Logistics in European ports should become more sustainable. The Institute of Energy Economics (EWI) at the University of Cologne is now researching which new fuels and energy sources can contribute to this together with 44 partners in a new research project. The MAGPIE project (“sMArt Green Ports as Integrated Efficient multimodal hubs”) is primarily concerned with fuels and energy sources that have not yet been tested in practice.
To this end, the Port of Rotterdam, DeltaPort (Lower Rhine, Germany), HAROPA PORT (Le Havre, Rouen, Paris in France) and Sines (Portugal) are collaborating with ten research institutes and more than 30 companies from the Netherlands, Germany, France, Portugal, Denmark and Sweden. Ten pilot projects are investigating sustainable and intelligent logistics in ports. The European Commission is providing funding of 25 million euros over five years from the Green Deal program “Horizon 2020” for this purpose.
Various sustainable fuels and energy carriers are currently being developed, such as green hydrogen, large electric batteries, ammonia and bio-LNG. MAGPIE addresses the use of new fuels and energy carriers throughout the value chain, i.e. in production, transport, storage, distribution (fuels) and charging (electricity). This could be, for example, an electric locomotive whose battery uses electricity from an overhead line while driving and is recharged in marshalling yards, or the storage of ammonia as marine fuel.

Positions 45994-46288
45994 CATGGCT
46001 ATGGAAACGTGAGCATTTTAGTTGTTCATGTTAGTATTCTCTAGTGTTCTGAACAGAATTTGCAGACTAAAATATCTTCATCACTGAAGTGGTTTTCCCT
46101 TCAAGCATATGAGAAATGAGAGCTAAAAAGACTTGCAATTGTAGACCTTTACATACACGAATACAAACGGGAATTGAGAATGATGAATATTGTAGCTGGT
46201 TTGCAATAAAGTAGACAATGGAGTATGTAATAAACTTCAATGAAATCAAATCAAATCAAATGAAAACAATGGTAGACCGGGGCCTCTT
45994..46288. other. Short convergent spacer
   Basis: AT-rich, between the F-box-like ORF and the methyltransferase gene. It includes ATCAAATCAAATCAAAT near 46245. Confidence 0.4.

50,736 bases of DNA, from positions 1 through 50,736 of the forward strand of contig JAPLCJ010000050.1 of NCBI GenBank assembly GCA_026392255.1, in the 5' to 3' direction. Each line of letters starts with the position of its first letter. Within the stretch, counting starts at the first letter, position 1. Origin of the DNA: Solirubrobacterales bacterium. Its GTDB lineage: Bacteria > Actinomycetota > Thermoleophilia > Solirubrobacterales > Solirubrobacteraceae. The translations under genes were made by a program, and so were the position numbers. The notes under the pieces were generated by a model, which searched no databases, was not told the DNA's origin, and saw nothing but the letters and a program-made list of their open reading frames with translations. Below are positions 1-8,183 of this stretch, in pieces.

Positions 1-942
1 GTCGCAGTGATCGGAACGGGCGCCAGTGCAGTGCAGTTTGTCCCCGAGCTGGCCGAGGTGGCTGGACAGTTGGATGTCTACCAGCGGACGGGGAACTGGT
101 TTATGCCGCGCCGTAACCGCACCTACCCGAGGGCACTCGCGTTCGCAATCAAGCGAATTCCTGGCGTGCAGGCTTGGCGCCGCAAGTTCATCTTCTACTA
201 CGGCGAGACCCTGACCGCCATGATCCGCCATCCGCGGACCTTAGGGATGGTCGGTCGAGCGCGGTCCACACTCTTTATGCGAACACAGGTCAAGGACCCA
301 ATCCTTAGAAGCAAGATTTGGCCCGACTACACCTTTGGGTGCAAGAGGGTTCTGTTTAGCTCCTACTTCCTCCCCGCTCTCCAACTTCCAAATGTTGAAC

There are also projects in the area of digitalization and automation as part of the energy transition. One of the projects is also creating a master plan on how transport to, from and to ports can be CO2-free in 2050 and what needs to be done to achieve this in the 2030s and 2040s.
Disclaimer: This communication should not be regarded under any circumstances as a formal commitment by the CINEA to provide financial support, as this depends on the satisfactory and timely conclusion of grant agreement preparation and on the internal completion of the formal selection process.